In my backstory, I make some pretty sweeping statements about depressives being more prone to cancer than anxious types; about how expansive emotions of joy, love, wonder, awe, are therapeutic, and I want to talk here about how this is so. The mind-body connection in health has been increasingly normalized in public discourse over the past thirty years or so, but it's rarely discussed in terms which connect the dots or which make much intuitive sense the average person can understand. My mission here is to make a dent in this void.
The other night Larry King had a panel of doctors discussing medical breakthroughs: Deepak Chopra, Andrew Weil, Nicholas Perricone, Michael Roizen and, Sanjay Gupta. After plowing through diabetes, Alzheimer's, cancer, and obesity, someone asks, "How significant are emotions, feelings and thoughts in creating disease?"
CHOPRA: Even in creating disease. Well, I'll say the lack of love, the lack of being cared for is associated with a three to five times higher incidence of death from all diseases. In many studies, it has been shown that it's a higher risk factor than smoking, than obesity, than lack of exercise and other habits.
CHOPRA: Yes. Isolation, feeling isolated, feeling lonely, not having the experience of love. Because love causes the secretion of certain hormones that are immunomodulators.
KING: Dr. Roizen, you buy that?
ROIZEN: Absolutely. Stress, the opposite of love, is the greatest ager we have. Makes your real age up to 32 years older. And love and the other feelings and blocking stress actually can block 30 of those aging years. So it really is--that is the greatest ager we have. Much greater than even hypertension or diabetes.
KING: Wow. Dr. Perricone?
PERRICONE: Stress is at the basis of all the age-related diseases and accelerates the process. Stress is pro-inflammatory. Reduce stress and you'll reduce your incidence of disease and you'll live longer.
KING: So love. More you love, the less the stress. But love can bring stress.
CHOPRA: The intoxication of love is the most powerful healing force in the universe.
KING: Do you buy that?
GUPTA: I do buy it. I mean, we talk about the cortisol levels, the stress hormones in the body. You can directly measure this now scientifically in terms of its effect on the heart, in terms of its link to increased likelihood of developing heart disease or stroke, osteoporosis, cancers. So you know, if love is sort of the opposite of that, sure, I buy that.
(Transcripts, Larry King Show, 16 June 2000)
Their gist is that love heals and stress kills, but why? What does this mean?
If you can bear with me on a psycho-physiology detour, I'll summarize the basics: The autonomic nervous system in us manages all the contracting and expanding functions in our bodies--like the heartbeat tightening one second and then expanding as blood swooshes out the arteries; or like inhaling contracts our lungs and exhaling expands them.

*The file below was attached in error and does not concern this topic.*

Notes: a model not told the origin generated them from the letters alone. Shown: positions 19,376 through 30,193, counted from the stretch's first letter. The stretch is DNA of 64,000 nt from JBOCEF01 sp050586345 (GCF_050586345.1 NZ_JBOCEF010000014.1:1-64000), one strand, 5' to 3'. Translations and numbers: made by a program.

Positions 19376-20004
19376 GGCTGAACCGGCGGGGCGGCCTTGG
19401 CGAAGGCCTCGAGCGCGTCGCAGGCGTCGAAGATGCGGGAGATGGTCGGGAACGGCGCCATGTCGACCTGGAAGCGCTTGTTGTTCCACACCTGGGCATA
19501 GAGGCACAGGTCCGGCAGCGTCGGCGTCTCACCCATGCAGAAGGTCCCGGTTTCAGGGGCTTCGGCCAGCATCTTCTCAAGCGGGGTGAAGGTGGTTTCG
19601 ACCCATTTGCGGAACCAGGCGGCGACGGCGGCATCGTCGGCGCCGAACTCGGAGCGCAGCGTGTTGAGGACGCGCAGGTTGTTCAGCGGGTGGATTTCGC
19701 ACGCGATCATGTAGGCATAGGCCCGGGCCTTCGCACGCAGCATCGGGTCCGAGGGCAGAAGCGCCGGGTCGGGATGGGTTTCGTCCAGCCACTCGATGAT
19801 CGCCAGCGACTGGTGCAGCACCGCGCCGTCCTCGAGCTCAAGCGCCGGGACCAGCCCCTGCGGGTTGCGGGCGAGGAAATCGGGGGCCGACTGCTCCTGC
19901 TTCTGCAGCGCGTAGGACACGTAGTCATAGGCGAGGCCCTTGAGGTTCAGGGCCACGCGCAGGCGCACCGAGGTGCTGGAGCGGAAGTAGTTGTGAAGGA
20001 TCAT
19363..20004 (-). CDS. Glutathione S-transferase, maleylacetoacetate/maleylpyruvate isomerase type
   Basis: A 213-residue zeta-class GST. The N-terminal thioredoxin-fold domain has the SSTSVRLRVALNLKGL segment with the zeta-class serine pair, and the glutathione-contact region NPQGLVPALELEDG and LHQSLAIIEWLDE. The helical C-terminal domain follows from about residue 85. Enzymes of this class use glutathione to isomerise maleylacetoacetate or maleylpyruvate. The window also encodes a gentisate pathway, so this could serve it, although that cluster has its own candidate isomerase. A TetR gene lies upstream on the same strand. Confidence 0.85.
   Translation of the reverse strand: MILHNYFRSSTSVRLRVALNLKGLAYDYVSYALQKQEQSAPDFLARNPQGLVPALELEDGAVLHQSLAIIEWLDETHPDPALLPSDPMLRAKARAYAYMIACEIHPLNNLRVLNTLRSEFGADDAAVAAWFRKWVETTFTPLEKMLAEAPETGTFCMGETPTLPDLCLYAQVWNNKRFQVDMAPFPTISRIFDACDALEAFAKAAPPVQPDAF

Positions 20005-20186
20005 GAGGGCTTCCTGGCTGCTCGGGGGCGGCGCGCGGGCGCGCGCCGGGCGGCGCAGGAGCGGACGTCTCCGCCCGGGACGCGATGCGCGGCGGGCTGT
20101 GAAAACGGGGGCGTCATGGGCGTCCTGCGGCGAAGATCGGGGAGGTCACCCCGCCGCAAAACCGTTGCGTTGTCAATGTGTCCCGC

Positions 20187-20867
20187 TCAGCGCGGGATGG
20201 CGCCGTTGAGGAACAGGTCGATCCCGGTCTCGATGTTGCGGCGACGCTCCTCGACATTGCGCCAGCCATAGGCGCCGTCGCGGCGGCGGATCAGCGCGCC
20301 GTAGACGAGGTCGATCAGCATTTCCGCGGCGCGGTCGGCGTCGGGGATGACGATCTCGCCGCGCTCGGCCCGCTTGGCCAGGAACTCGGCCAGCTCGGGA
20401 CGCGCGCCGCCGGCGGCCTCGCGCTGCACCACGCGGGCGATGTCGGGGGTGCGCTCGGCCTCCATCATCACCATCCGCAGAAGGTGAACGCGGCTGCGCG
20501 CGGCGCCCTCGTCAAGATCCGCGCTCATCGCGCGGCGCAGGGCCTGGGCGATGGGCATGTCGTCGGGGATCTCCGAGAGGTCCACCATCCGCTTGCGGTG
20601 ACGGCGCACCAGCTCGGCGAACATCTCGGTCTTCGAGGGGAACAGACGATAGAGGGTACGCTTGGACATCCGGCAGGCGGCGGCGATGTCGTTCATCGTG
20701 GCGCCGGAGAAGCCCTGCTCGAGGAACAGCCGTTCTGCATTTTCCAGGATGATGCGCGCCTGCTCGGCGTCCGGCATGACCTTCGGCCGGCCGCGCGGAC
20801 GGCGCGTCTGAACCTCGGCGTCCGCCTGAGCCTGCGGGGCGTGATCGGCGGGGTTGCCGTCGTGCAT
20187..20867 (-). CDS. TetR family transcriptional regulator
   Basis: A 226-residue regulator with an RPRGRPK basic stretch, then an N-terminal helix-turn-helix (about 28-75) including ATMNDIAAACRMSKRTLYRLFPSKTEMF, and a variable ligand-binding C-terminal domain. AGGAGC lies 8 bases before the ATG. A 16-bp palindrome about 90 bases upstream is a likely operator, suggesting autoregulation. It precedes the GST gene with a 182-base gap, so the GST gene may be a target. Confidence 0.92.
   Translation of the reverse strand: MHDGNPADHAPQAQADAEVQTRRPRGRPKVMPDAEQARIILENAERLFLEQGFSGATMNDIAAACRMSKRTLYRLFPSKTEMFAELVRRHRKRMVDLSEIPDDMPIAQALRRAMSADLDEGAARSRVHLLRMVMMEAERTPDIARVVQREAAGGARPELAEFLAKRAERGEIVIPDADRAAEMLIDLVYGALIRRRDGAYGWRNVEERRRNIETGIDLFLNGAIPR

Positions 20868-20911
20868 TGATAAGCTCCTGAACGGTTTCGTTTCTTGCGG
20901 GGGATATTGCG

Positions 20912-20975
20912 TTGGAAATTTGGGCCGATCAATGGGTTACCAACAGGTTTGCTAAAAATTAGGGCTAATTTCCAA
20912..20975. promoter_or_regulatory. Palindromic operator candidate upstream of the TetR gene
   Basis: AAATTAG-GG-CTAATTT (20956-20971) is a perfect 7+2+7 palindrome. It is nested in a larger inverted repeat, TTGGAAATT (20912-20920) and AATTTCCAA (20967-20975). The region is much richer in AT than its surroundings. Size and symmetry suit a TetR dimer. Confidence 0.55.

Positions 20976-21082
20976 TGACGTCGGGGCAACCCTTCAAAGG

The autonomic system divides the labor into two branches, the sympathetic and the parasympathetic. The sympathetic system works contraction, or tightening, while the parasympathetic works expansion or relaxing functions. There are all sorts of biological processes associated with each one, like secretion of particular hormones and such. Ideally, these systems have a nice homeostatic balance, which means an equilibrium where each system helps the other get back to the body's 'normal' when things get out of whack.
Unfortunately, that ideal is rare in the human condition.
In infancy we're all beset with intense emotional states we have no way to understand. In general they're lumped into two basic categories which arouse either relaxation or tightening. Love, wonder, and awe at mom's seemingly magic ability to make hunger go away and the joy it brings loosen us up. Tense rage at hunger pangs which feel like attacks inside our bodies, or the terror of feeling helpless and out of control over getting fed, or sorrow and despair when help isn't on the way, all make us contract our muscles. Watch a panicked baby and you'll see. These expanding and tightening functions are all deeply unconscious.
From early on, some of us grow more prone than others to tighten up our muscles against unpleasant feelings because we're scared of them. We are afraid that if we give in to sorrow, rage or despair, we'll fall into a pit of helplessness and lose control forever. On a bodily level this means a personality style evolves which unconsciously fires the sympathetic system so regularly that a tightly armored musculature comes to feel normal, or 'just the way I am'. People with this way of being tend to be more anxious, in general, than those at the other end of the continuum, who from early on tend to collapse in depressed despair against sorrow and rage rather than contract their muscles against to fight against it.
There's nothing intrinsically better or worse about being more or less a depressive type or more or less an anxious type--each has its gifts and challenges; it's a pick-your-poison kind of thing. Those of us at the depressive end of the continuum tend towards addictions, obesity and diabetes. Those with chronically contracted musculature inhabit a tight "body container" which promotes various unhealthy processes, for example, acid overproduction, which is associated with all manner of illness from ulcers to arthritis and GERD, to name but a few.
Because chronically tight musculature promotes an implosion of biological and emotional energy which gets highly concentrated down to the cellular level, feeding whatever disease processes are present. Cancer cells thrive in tightened emotional environments, happily running amok reproducing themselves.